As college students and their parents finalize their enrollment and pay tuition and fees for fall, many face one fewer headache than in years past: no more worrying about whether they’ve waived the optional health-insurance coverage in time to avoid being charged for it.
In large part because of changes brought by the federal Affordable Care Act, a number of colleges have stopped providing student health insurance.
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Blue Cross Blue Shield of Alabama is seeking an average rate increase of 39 percent on individual plans offered through the Obamacare marketplace, according to the Centers for Medicare & Medicaid Services.
The proposed rate hikes will affect more than 160,000 people in Alabama who purchase insurance through the federal exchange, or about 5 percent of Blue Cross membership.
Rate increases range from 26 to 41 percent, depending on the type of plan. Proposed increases are lowest for bronze plans, which offer the least amount of coverage, and greatest for the most popular silver plans.
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Weeks after announcing a new “relationship-based” health insurance plan that would provide patients unlimited access to health coaches and primary doctors with no co-pay, Harken Health Insurance withdrew its application to open in South Florida in 2017.
Harken’s withdrawal further narrows the number of health insurance choices for customers who qualify for federal subsidies under the Affordable Care Act exchanges. Just seven companies or their affiliates have plans pending state approval, according to the federal site healthcare.gov. The nation’s largest health insurer, Harken parent company UnitedHealth, has pulled out of ACA exchanges in 31 states, including Florida.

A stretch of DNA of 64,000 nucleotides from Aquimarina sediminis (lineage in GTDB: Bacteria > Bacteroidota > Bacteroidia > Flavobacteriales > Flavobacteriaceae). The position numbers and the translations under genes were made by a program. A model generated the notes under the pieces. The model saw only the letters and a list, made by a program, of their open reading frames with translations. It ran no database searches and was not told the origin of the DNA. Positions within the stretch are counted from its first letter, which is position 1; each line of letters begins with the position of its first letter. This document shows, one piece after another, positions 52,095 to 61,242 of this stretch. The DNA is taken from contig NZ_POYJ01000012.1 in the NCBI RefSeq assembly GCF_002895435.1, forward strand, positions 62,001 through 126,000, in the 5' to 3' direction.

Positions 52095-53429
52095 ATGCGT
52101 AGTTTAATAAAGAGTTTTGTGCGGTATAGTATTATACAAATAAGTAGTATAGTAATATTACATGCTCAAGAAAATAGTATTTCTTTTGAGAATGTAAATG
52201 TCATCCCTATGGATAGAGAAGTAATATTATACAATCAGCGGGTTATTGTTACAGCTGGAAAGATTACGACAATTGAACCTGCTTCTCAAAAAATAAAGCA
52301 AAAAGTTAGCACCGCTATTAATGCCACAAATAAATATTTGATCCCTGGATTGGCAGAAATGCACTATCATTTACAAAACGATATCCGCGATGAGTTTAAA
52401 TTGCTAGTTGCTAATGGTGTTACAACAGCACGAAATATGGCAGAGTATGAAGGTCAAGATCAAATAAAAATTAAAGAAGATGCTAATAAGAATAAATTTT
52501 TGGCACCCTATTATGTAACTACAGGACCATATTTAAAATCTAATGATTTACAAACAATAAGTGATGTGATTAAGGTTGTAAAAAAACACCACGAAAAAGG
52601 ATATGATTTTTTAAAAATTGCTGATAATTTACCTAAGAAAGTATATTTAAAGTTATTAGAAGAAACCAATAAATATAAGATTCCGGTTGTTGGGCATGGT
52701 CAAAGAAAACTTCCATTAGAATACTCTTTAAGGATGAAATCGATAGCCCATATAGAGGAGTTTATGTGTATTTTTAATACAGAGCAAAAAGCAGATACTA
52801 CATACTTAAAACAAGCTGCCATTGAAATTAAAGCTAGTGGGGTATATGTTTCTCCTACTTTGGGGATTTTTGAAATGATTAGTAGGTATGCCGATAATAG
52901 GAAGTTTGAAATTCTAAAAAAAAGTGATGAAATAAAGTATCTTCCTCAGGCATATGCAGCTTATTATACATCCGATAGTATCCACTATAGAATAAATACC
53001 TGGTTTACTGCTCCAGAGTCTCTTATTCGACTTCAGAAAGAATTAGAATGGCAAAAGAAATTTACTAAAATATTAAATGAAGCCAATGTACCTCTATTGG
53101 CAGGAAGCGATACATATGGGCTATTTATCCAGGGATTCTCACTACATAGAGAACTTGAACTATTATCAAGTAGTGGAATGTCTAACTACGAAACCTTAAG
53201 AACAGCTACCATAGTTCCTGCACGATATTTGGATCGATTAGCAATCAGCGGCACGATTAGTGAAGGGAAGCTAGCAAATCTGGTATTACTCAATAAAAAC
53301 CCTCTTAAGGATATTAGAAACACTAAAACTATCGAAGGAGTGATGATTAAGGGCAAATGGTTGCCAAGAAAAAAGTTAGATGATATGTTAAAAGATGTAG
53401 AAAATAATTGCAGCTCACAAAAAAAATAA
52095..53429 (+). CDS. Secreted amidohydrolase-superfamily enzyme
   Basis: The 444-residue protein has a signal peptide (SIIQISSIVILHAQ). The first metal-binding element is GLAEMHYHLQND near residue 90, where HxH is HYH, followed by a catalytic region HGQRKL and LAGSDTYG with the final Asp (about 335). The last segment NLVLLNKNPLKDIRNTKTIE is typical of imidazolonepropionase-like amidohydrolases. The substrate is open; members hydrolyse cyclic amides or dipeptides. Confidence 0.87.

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Humana is the latest health insurer to significantly pull back its participation selling subsidized individual coverage under the Affordable Care Act, announcing plans to scale back next year to “no more than 156 counties” across 11 states.
The decision means Humana will reduce its Obamacare geographic presence by nearly 1,200 counties from the 1,351 counties across 19 states where the insurer currently sells individual coverage on exchanges under the health law now. UnitedHealth Group is scaling back to three states and Aetna said this week it was evaluating its participation in 15 states and wouldn’t expand to new states next year.
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A network of clinics that serves low-income patients in rural Northern California is finally finding balance after being deluged with newly insured patients under the Affordable Care Act.
After a more than two-year moratorium on nearly all new adult patients, the Redding-based Shasta Community Health Center has reopened its doors to some newcomers this month, and it will start accepting more new patients in September.